"In Russia, its own trials of a vaccine against COVID-19 are quite successful, we have a strong virology, so there was no reason to steal 'secrets'."
Just hours earlier on Thursday, in a separate development, the UK government revealed Russian groups sought to interfere in last year's general election through the promotion of leaked documents on a potential US-UK trade deal.
In a written statement to parliament, Foreign Secretary Dominic Raab revealed there is an ongoing criminal investigation into the issue.
He vowed the UK would "continue to call out and respond to malign activity, including any attempts to interfere in our democratic processes" and suggested the government could "respond with appropriate measures in the future".
Leaked documents on a potential US-UK trade deal became a major debating point in last year's general election campaign.
Then Labour leader Jeremy Corbyn used the official papers as evidence the NHS would be "on the table" in talks on a post-Brexit trade deal with America.
The documents were found on website Reddit, which said at the time it believed the leak was "part of a campaign that has been reported as originating from Russia".
Labour did not, at the time, comment on how it obtained the leaked documents and Mr Corbyn did not comment when approached by reporters on Thursday.
He later put out a statement saying the files he revealed were "genuine".
"Today's government claim is an attempt to divert attention from the threat to the NHS and the Tory Party links to Russian oligarchs expected to be revealed in the long-buried parliamentary Russia report," he added.
A Labour Party spokesperson said: "We condemn any attempt by Russia, or any foreign power, to interfere in our country's democratic processes.
"Labour stands ready to work cross-party to protect our nation's security.
"That includes in our response to the publication of the long-awaited report by the Intelligence Security Committee on the Russian threat to the UK."
Mr Raab, asked by a journalist if he thought Labour did anything wrong or if there was any evidence of wrongdoing by the party, said: "I think that's for Labour to answer, both Jeremy Corbyn and Sir Keir Starmer."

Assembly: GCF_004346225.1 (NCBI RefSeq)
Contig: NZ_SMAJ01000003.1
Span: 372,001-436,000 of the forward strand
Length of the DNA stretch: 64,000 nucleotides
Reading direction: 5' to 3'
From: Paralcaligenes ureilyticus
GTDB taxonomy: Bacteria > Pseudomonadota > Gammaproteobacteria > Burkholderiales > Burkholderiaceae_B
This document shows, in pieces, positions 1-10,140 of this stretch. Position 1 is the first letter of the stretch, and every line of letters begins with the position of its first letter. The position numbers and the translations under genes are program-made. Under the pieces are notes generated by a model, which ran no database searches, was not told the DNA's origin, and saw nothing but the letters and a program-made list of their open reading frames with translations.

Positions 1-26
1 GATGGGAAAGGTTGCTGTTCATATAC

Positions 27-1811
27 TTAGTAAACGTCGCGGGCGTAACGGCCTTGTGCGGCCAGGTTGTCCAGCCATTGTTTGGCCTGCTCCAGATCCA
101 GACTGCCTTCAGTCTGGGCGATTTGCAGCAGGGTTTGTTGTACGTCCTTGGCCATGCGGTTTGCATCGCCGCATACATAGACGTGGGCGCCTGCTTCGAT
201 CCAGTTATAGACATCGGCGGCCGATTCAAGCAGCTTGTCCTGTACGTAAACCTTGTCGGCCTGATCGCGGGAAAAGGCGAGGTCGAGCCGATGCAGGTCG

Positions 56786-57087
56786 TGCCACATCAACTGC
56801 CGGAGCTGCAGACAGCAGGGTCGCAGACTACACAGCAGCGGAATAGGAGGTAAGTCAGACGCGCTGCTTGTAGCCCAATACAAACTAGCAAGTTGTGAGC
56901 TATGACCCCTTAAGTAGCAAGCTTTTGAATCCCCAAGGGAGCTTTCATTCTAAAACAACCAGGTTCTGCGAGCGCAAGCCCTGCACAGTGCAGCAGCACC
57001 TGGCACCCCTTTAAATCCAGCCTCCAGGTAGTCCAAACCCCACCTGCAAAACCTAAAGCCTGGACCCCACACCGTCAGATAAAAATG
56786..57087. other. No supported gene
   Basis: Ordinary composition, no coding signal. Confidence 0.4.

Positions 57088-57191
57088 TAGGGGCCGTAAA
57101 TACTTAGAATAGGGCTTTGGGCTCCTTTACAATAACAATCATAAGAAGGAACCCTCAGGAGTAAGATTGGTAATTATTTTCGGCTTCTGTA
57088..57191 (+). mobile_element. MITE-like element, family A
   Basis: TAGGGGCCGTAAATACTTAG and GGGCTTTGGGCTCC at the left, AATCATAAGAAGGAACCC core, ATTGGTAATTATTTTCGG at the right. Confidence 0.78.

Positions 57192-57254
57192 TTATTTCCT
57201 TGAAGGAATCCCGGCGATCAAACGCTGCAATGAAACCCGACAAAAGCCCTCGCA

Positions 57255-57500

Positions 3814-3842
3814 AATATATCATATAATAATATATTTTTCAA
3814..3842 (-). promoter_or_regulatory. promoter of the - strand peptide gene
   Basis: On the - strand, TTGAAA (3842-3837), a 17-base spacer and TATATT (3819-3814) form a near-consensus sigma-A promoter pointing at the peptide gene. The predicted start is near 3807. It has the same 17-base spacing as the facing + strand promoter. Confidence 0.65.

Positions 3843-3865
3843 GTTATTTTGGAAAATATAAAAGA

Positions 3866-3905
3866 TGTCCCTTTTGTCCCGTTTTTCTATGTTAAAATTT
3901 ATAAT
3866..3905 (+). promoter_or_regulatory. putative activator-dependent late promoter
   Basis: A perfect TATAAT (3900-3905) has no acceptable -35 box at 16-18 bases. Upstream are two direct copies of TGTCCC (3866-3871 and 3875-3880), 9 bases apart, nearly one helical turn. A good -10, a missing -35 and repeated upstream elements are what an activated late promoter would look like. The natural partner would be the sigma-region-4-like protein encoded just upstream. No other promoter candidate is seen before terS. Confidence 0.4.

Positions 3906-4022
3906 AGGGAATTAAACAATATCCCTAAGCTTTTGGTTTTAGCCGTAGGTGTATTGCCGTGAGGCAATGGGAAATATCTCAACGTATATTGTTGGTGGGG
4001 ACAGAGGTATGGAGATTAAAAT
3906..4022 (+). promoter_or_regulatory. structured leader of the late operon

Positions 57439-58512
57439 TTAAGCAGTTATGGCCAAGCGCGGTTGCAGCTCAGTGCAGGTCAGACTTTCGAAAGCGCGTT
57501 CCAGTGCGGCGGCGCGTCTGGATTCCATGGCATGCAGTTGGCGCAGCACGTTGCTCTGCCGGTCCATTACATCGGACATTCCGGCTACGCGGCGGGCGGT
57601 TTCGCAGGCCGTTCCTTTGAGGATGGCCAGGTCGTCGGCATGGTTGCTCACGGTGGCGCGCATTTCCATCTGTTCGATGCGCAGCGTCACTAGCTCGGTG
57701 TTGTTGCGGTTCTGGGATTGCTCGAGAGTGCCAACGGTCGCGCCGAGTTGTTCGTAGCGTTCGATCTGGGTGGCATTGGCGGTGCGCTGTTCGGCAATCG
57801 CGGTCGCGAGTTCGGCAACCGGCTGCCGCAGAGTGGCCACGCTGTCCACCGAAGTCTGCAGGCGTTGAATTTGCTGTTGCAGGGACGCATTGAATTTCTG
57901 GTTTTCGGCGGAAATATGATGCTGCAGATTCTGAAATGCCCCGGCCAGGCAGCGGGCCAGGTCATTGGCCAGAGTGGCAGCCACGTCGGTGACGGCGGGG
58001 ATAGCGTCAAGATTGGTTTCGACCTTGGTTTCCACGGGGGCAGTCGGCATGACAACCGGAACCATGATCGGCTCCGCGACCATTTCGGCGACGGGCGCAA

He added "we're not entirely sure" why hackers had targeted the coronavirus vaccine research but "it's pretty egregious behaviour and it should be called out in the way we're doing today".
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Earlier in his statement on Thursday, Mr Raab said: "On the basis of extensive analysis, the government has concluded that it is almost certain that Russian actors sought to interfere in the 2019 general election through the online amplification of illicitly acquired and leaked government documents.
"Sensitive government documents relating to the UK-US Free Trade Agreement were illicitly acquired before the 2019 general election and disseminated online via the social media platform Reddit.
"When these gained no traction, further attempts were made to promote the illicitly acquired material online in the run-up to the general election.
"Whilst there is no evidence of a broad spectrum Russian campaign against the general election, any attempt to interfere in our democratic processes is completely unacceptable.
"It is, and will always be, an absolute priority to protect our democracy and elections."
The developments come ahead of the publication of a long-awaited report into alleged Russian interference in UK politics, which will be released by parliament's Intelligence and Security Committee within the next week.
The prime minister's spokesman said it was "nonsense" to suggest the NCSC accusations and Mr Raab's statement on election interference were designed to deflect from the possible findings of the upcoming ISC report.
Former ISC chair Dominic Grieve told Sky News: "It's not the first time, in the immediate run-up to the announced publication of an Intelligence and Security Committee report, that the government has itself put out information which appears, in a sense, to either pre-empt the report or - alternatively - show the government is conscious of the issues the report might reveal."